THEY say never meet your heroes, and I didn’t. I spoke to him on the phone. We can all relate to Armando Iannucci’s catalog of satirical content, because all anyone has experienced lately is political absurdity.
A two-year pandemic, several Downing Street scandals and now a crisis in Ukraine at the hands of the very country that banned his 2017 film The Death of Stalin. Iannucci had a lot to discuss.
The writer, director, producer and, let’s be honest, Glasgow-born, is set to make a triumphant return to a Scottish crowd this week. It’s been over ten years since spin-off and Iannucci’s first film, The Thick of It, In the Loop, had its European premiere at the Glasgow Film Festival in 2009, and after years of conflicting schedules, he returns to the place he describes as his “old home”. ‘.
“I wanted to come back sooner,” he told me. “But it’s always conflicted with my schedule because I’m usually away filming something. Coming out of a pandemic, it’s such a good time to get out and talk about film and cinema, and being in front of people and a big screen. I’m so aware of the joy of cinema and having people come to see it, so coming back to Glasgow and the film festival, it’s a good time to reappear.
Unfortunately, there will be no screening of new or old material at GFF22 by the director but something equally valuable. On Sunday March 6, a lucky group of film and TV enthusiasts will have the chance to dive deep into the mastermind behind Malcolm Tucker and Alan Partridge in a sold-out live chat event, where the Scottish satirist will discuss of her career. in depth.
So what better time to catch up with the master of satire after a somewhat turbulent start to 2022.
As many people took time to breathe at the start of the pandemic in May 2020, Armando Iannucci did the same. It turned out to help him with his latest creative project as he began to write his thoughts on how the political powers that be reacted to a virus that changed the world as we know it.
“I took it [the pandemic in 2020] at a slow pace, and I went into light hibernation mode, thinking it would definitely be a marathon rather than a sprint. However, I didn’t decide to start learning French or German from day one.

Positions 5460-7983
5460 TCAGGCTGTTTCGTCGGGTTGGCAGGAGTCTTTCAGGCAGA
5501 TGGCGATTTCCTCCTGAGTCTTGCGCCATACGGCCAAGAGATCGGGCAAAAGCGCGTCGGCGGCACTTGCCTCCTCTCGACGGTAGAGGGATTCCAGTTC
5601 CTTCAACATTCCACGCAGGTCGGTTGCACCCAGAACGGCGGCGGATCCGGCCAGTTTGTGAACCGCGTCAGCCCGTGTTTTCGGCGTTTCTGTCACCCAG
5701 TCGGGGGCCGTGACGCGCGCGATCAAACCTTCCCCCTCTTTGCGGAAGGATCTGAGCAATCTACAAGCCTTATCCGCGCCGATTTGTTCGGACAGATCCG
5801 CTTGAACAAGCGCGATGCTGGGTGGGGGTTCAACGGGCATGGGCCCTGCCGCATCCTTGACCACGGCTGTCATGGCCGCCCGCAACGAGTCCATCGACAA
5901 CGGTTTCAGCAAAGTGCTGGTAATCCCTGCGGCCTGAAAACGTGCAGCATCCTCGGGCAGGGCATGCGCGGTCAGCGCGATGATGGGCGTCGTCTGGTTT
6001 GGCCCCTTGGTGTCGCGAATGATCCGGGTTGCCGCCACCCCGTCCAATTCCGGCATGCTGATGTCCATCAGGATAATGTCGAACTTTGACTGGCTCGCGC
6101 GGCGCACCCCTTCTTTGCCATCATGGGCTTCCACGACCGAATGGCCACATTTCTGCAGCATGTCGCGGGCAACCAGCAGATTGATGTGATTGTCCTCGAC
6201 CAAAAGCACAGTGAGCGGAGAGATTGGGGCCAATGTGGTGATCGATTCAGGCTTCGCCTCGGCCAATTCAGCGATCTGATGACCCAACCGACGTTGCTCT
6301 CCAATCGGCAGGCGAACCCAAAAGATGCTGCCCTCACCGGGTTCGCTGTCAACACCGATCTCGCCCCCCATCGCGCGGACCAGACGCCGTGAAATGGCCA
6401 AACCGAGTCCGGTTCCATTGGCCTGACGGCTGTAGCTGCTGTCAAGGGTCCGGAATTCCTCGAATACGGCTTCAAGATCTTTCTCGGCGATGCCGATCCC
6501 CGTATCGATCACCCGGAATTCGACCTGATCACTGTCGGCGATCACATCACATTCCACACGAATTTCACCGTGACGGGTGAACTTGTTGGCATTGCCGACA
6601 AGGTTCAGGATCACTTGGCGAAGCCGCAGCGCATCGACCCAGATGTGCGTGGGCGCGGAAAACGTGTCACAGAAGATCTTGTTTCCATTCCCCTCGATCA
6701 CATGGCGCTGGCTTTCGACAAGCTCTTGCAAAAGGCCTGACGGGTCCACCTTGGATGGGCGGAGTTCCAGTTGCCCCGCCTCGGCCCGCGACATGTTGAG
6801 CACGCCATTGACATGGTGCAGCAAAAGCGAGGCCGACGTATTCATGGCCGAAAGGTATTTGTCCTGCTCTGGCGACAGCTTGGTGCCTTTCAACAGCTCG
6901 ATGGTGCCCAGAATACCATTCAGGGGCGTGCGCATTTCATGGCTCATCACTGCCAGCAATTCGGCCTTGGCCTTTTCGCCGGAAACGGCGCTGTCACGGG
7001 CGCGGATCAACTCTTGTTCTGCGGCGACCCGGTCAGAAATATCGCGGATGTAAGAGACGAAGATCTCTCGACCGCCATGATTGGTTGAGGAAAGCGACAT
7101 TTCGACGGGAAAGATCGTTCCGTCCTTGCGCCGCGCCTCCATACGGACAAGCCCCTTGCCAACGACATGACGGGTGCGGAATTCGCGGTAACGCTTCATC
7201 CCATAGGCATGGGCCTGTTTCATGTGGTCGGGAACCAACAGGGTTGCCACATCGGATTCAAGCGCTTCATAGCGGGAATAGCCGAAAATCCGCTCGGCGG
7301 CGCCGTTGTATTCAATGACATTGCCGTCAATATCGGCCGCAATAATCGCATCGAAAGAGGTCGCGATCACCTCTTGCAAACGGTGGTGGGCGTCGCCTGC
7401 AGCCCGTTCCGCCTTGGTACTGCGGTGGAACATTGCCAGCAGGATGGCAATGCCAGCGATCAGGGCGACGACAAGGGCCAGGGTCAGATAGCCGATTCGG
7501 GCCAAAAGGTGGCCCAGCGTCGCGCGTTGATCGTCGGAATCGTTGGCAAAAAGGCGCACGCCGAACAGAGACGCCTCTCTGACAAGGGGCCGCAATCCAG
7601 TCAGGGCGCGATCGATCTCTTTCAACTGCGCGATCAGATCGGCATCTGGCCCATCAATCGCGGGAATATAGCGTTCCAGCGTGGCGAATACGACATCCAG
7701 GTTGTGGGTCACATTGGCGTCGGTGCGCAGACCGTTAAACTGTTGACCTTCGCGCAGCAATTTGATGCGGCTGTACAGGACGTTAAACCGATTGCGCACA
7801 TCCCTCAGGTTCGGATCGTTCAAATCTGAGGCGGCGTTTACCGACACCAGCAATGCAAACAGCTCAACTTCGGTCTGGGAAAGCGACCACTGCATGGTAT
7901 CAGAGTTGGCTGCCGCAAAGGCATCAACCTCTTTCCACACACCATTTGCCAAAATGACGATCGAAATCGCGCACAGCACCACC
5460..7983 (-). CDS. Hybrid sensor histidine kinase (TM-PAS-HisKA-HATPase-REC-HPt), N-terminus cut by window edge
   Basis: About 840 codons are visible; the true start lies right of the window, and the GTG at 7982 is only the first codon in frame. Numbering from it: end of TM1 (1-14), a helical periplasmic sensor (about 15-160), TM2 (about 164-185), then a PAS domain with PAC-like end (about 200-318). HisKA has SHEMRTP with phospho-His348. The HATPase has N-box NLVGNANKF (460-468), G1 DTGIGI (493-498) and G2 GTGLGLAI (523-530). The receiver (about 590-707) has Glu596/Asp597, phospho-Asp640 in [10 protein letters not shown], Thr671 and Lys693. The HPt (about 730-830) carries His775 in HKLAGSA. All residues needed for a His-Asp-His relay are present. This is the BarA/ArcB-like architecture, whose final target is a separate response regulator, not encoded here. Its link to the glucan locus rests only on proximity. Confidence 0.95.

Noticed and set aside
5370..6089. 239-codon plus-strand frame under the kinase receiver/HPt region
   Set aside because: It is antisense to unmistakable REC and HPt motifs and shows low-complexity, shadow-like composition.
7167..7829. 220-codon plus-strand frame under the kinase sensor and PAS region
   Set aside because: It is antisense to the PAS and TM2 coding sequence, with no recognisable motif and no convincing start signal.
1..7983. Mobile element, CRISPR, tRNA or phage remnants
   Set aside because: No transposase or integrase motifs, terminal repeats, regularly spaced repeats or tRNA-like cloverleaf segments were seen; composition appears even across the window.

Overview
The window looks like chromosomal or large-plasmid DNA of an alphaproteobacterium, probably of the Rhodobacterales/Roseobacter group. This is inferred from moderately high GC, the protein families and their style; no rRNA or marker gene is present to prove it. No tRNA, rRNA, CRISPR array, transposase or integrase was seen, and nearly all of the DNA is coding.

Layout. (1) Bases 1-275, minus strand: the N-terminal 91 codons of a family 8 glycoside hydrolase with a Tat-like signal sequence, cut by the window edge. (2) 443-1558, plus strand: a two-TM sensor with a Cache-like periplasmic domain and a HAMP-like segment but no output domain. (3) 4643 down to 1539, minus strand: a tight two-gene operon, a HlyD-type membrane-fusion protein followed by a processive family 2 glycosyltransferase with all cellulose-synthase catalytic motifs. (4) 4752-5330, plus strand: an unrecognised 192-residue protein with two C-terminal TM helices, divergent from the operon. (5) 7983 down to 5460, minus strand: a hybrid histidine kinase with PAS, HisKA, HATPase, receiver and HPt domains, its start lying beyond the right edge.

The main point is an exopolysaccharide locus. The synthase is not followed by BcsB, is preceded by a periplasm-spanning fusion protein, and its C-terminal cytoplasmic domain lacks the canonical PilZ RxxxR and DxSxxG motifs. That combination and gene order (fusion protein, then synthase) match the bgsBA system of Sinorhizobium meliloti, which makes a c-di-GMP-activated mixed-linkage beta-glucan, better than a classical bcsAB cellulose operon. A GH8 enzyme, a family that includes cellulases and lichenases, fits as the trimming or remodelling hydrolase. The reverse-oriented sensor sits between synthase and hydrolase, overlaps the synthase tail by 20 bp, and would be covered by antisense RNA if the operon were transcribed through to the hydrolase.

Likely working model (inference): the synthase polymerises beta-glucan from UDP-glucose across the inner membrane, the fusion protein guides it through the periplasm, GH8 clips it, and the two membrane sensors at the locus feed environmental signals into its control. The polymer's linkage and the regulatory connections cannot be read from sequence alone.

No, he didn’t learn another language but rather did what he does best: write. This turned out to be his poetry book Pandemonium: Some Verses on the Current Predicament. Contrary to the way he sometimes portrays political figures as clowns and goofy idiots, he chose to compare Downing Street workers to gods and superheroes.
It was a different style than he was used to when writing, as he insists the one thing he really craved during the pandemic was the ability to thrive in a room with other writers, which that sparks a creative mindset. “I even missed the creative sparks you get when you’re not working, taking a break, and just having a cup of tea,” he said.
“I started writing for my own therapy, and the good thing about poetry is that you can say 2-3 different things at once or you can be completely ambiguous. It reflects my thinking about the pandemic and I I don’t necessarily have an exact view of the past two years. There were some great things about it, but there were some horrible things about it.
“People can get what they want out of it,” he says of his poems. May it crystallize an experience for them or help them focus their anger and frustration. “It’s an instant emotional response to the pandemic and there’s no agenda.”
It may have been written for himself, but anyone can forgive the writer for being among the outraged public who were the butt of a joke that Boris Johnson ‘considered a business event’ .
Iannucci was among many who had to suffer loss with little chance of a proper goodbye, as his mother died at the start of the pandemic in 2020. No Covid, but while Boris partied he attended a reduced burial.
But what did one of the world’s finest satirists think of the events that have plagued Boris Johnson’s government for months now?
He seemed calm in the face of the scandal, surprising perhaps, but nonetheless aware of the absurdity of it all.
“It’s a punch in the gut and it’s had such a profound effect on how we see it [Boris Johnson] and the government.
“Even though the police say no rules were broken, it’s not about that. It’s about the way he behaved. If you tell people to stay indoors and not congregate, you shouldn’t allow that to happen in the rooms next to you.
“If people in power should be different from us, it should be because they are a little better than us, not worse. If Johnson is worse than us, then that’s a scary situation. »
As for what’s next for the Scottish satirist, you might wonder if even a veteran can create satire in such a time of political absurdity. His hit TV show The Thick of It ended because he felt the material was becoming too much of a reality, and the politics seem to be making a parody of itself today without any help from comedic writing.
Despite this, after wrapping up filming the second season of Avenue 5 with Hugh Laurie, Armando is now in the process of putting his next feature into motion. He kept his cards close to his chest, but said it was happening in the world of social media and was in talks with which actor he wanted to play the lead role.
To give a hint, he simply asked – where is the power? According to Armando Iannucci, it belongs to autocrats like Putin, as we are unfortunately seeing right now, or the heads of social media companies.
He echoes his contempt for corrupt power the day we speak by repeatedly and consistently tweeting “Putin fuck you”.
It might not be the funniest insult he’s ever written, but it cuts to the chase.